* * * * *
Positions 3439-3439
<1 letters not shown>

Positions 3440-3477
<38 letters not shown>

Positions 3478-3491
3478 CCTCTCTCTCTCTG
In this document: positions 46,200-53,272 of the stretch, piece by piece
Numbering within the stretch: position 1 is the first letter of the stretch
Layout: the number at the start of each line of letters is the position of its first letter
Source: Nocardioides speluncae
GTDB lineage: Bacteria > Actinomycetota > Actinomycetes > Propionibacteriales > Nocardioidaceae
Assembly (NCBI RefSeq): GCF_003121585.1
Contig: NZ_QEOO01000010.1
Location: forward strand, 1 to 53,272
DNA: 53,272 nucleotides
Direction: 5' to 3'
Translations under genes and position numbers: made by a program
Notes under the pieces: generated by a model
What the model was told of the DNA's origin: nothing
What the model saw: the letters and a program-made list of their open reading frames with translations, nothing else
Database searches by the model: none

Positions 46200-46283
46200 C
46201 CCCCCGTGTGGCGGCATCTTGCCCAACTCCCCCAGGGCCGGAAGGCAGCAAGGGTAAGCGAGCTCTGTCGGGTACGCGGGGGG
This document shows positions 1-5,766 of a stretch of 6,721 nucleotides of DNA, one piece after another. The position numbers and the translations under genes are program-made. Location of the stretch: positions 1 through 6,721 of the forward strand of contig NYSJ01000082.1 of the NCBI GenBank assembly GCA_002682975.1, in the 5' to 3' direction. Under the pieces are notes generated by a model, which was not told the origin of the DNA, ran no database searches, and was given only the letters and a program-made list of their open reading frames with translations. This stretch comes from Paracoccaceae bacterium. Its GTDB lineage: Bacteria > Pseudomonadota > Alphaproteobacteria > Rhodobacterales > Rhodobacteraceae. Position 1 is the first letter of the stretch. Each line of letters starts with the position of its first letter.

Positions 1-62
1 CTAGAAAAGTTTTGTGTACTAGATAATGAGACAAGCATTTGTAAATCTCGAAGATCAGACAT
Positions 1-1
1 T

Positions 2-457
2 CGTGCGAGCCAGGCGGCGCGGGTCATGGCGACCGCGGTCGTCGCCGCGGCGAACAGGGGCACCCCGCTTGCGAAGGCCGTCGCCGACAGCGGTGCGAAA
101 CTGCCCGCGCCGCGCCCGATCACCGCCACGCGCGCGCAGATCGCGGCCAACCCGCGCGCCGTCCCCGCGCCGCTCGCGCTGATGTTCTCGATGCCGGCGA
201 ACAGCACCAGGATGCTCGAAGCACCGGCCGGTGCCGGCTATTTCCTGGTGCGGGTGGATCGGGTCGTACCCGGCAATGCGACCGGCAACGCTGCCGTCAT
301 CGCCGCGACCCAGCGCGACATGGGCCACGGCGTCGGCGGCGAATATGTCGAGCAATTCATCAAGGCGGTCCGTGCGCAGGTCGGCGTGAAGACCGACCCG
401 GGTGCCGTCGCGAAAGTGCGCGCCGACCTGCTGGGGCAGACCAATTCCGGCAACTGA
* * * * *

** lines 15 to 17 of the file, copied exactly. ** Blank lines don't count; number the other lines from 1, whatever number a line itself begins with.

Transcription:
DNA: 53,272 nucleotides
Direction: 5' to 3'
Translations under genes and position numbers: made by a program